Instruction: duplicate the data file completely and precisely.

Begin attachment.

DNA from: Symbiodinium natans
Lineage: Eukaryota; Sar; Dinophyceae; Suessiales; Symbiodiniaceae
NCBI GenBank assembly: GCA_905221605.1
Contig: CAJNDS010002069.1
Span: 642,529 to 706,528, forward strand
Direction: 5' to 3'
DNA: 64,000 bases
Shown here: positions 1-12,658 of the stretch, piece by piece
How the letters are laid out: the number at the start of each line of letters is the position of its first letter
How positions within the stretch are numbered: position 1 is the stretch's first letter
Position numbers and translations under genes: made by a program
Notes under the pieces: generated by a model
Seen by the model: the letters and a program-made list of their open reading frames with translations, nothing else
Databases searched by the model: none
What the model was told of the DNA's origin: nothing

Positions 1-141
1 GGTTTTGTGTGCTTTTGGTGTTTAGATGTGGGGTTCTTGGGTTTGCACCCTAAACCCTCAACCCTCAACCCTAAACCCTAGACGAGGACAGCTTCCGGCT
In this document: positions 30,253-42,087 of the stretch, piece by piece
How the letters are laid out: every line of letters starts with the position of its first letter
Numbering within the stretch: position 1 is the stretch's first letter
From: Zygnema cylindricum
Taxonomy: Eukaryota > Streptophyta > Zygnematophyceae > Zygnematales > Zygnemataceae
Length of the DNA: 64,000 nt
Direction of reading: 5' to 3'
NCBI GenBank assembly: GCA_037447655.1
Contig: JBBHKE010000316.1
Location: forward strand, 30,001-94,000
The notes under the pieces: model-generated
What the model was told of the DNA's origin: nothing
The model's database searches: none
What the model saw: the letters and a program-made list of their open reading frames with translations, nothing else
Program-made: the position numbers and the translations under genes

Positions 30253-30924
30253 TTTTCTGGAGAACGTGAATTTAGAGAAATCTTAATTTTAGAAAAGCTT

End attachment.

DNA from: Symbiodinium natans
Lineage: Eukaryota; Sar; Dinophyceae; Suessiales; Symbiodiniaceae
NCBI GenBank assembly: GCA_905221605.1
Contig: CAJNDS010002069.1
Span: 642,529 to 706,528, forward strand
Direction: 5' to 3'
DNA: 64,000 bases
Shown here: positions 1-12,658 of the stretch, piece by piece
How the letters are laid out: the number at the start of each line of letters is the position of its first letter
How positions within the stretch are numbered: position 1 is the stretch's first letter
Position numbers and translations under genes: made by a program
Notes under the pieces: generated by a model
Seen by the model: the letters and a program-made list of their open reading frames with translations, nothing else
Databases searched by the model: none
What the model was told of the DNA's origin: nothing

Positions 1-141
1 GGTTTTGTGTGCTTTTGGTGTTTAGATGTGGGGTTCTTGGGTTTGCACCCTAAACCCTCAACCCTCAACCCTAAACCCTAGACGAGGACAGCTTCCGGCT
In this document: positions 30,253-42,087 of the stretch, piece by piece
How the letters are laid out: every line of letters starts with the position of its first letter
Numbering within the stretch: position 1 is the stretch's first letter
From: Zygnema cylindricum
Taxonomy: Eukaryota > Streptophyta > Zygnematophyceae > Zygnematales > Zygnemataceae
Length of the DNA: 64,000 nt
Direction of reading: 5' to 3'
NCBI GenBank assembly: GCA_037447655.1
Contig: JBBHKE010000316.1
Location: forward strand, 30,001-94,000
The notes under the pieces: model-generated
What the model was told of the DNA's origin: nothing
The model's database searches: none
What the model saw: the letters and a program-made list of their open reading frames with translations, nothing else
Program-made: the position numbers and the translations under genes

Positions 30253-30924
30253 TTTTCTGGAGAACGTGAATTTAGAGAAATCTTAATTTTAGAAAAGCTT